Structuring Incremental Loan Facilities: Key Terms for Lenders and Borrowers

Conditions Precedent, Incremental Capacity, Most Favored Nation Provisions, "Sidecar" Debt

A live 90-minute CLE webinar with interactive Q&A


Tuesday, September 25, 2018 (in 3 days)

1:00pm-2:30pm EDT, 10:00am-11:30am PDT

or call 1-800-926-7926
Program Materials

This CLE webinar will examine incremental loan facilities, including key loan terms such as incremental capacity, conditions precedent, most favored nation (MFN) provisions and incremental equivalent debt or “sidecar” agreements. The panel will look at issues from both lender and borrower perspectives.

Description

Incremental facilities allow borrowers to add new term loans or additional revolving commitments under an existing credit facility, usually subject to a hard dollar cap and/or leverage limits and other financial tests. Once the province of large cap deals, incremental loan facilities can be found in many middle market credit agreements.

Incremental facilities are advantageous for borrowers because they require only the consent of the lenders providing the additional commitments and require less documentation and fewer closing conditions. Existing lenders, however, may find themselves sharing collateral and payment priority with more aggressive (and less regulated) incremental lenders.

Lenders typically want a most favored nation (MFN) clause that provides existing lenders with interest rate protection. Borrowers will counter with short sunset provisions and other exceptions when lenders insist on an MFN clause. Incremental equivalent facilities may be incurred that allow the borrower to raise additional debt outside the credit agreement, often to fund acquisitions.

Listen as our authoritative panel of commercial finance practitioners discusses current market trends in the use of incremental loan facilities and key provisions of concern to the lender and the borrower.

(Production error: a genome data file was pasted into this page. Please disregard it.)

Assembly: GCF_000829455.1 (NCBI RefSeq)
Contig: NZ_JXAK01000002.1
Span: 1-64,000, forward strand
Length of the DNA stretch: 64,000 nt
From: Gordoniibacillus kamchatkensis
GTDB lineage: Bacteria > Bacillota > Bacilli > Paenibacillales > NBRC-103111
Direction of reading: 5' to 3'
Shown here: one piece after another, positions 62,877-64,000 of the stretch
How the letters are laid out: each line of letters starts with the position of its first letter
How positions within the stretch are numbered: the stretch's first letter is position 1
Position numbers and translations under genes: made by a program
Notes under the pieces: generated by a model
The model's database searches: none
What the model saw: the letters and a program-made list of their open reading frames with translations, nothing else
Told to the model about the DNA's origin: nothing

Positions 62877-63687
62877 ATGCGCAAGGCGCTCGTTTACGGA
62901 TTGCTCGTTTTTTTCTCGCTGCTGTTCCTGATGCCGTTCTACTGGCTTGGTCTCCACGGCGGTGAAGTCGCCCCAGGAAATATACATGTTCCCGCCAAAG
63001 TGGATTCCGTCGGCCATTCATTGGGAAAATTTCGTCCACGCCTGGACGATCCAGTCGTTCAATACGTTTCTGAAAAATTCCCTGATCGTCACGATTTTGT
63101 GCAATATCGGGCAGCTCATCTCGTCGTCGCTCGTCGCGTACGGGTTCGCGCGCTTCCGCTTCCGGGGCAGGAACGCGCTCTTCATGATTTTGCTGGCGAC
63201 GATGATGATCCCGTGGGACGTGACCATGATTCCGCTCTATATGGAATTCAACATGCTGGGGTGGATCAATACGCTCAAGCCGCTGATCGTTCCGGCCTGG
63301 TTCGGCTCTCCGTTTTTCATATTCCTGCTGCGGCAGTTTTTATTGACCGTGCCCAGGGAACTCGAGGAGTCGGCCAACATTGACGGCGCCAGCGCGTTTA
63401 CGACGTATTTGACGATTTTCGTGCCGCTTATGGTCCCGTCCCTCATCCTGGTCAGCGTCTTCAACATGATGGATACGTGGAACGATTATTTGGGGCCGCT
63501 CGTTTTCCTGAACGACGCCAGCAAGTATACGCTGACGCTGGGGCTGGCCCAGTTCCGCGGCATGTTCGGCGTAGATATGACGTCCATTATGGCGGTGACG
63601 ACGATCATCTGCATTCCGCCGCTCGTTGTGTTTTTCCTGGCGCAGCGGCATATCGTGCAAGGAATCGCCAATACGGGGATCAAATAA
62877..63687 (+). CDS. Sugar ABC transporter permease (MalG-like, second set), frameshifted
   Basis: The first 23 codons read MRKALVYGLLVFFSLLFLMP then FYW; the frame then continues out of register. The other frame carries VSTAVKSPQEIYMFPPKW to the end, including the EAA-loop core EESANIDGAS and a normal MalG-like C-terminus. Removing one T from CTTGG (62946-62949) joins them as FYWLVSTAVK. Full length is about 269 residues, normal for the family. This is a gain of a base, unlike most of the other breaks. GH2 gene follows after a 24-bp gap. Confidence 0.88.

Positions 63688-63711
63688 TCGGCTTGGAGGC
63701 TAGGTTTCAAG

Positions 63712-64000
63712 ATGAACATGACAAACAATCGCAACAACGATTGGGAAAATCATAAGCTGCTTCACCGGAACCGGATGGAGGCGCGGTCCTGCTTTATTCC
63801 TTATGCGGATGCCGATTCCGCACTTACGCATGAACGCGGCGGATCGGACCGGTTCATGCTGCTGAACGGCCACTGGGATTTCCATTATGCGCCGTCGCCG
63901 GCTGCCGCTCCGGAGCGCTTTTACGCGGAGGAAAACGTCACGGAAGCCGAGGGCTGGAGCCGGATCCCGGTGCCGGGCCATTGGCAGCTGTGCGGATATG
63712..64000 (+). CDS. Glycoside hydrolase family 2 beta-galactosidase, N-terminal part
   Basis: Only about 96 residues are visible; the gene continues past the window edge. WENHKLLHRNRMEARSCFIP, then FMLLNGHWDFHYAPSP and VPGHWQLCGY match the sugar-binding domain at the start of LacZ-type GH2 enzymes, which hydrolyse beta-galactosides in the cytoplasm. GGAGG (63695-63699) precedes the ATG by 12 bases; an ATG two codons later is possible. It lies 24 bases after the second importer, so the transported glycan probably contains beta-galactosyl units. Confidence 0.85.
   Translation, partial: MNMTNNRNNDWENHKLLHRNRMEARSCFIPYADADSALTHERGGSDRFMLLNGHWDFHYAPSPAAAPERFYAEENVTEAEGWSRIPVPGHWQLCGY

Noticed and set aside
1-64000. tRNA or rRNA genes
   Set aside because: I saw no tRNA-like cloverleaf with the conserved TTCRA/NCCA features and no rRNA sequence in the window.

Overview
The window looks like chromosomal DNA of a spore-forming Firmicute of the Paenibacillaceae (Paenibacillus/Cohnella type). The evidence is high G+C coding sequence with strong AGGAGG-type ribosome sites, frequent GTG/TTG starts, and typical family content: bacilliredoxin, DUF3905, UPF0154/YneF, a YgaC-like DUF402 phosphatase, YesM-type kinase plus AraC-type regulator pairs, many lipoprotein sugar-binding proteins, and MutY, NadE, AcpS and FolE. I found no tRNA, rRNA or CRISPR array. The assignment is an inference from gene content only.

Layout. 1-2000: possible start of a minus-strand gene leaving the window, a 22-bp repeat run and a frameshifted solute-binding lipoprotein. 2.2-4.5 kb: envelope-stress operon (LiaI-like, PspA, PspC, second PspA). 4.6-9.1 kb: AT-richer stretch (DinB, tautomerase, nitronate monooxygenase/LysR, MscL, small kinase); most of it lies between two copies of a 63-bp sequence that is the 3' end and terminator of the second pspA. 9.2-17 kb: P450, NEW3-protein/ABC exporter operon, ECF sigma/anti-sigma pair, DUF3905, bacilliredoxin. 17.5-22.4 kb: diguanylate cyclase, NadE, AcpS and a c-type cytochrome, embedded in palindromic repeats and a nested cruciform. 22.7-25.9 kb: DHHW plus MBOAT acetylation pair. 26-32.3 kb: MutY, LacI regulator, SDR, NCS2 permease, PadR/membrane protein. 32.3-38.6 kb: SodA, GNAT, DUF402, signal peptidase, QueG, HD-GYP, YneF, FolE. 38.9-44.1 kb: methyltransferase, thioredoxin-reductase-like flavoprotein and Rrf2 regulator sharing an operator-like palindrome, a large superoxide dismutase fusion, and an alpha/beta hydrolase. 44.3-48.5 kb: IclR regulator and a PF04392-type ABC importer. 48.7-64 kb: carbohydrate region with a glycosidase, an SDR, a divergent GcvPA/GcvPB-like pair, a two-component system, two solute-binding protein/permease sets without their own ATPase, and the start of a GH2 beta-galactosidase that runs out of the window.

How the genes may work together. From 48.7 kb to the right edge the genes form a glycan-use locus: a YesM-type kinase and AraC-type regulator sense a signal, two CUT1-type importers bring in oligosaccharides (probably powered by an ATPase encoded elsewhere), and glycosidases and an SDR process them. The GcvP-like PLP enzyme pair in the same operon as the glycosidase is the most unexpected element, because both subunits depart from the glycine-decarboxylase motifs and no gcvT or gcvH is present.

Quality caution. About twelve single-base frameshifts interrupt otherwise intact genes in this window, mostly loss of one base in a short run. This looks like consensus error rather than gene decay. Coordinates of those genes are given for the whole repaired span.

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Outline

  1. Current trends in incremental loan facilities
  2. Conditions precedent, prepayment of existing debt, closing conditions
  3. Incremental capacity, financial covenants and other key terms of incremental loans
  4. Most favored nation, sunset provisions and other exclusions
  5. Limited conditionality transactions
  6. Terms applicable to incremental loan facilities
  7. Incremental equivlent or “Sidecar” debt

Benefits

Our panel will examine incremental loan facilities, and we will review these and other key issues:

  • Advantages and disadvantages for borrowers and lenders
  • Key loan terms such as incremental capacity, conditions precedent, MFN provisions, incremental equivalent debt or “sidecar” agreements, sunsets and other exclusions
  • Limited conditionality transactions
  • Trends in the use of incremental facilities—both in large and mid-cap loans
  • Perspectives from both lenders and borrowers, including typical provisions and agreements

Faculty

Nahr, J. Christian
J. Christian Nahr

Partner
Fried Frank Harris Shriver & Jacobson

Mr. Nahr represents investment banks, private equity sponsors, hedge funds and corporations in a broad array of complex...  |  Read More

Steinberg, Michael J.
Michael J. Steinberg

Partner
Shearman & Sterling

Mr. Steinberg practices structured finance, corporate and bank finance law. He represents financial institutions, major...  |  Read More

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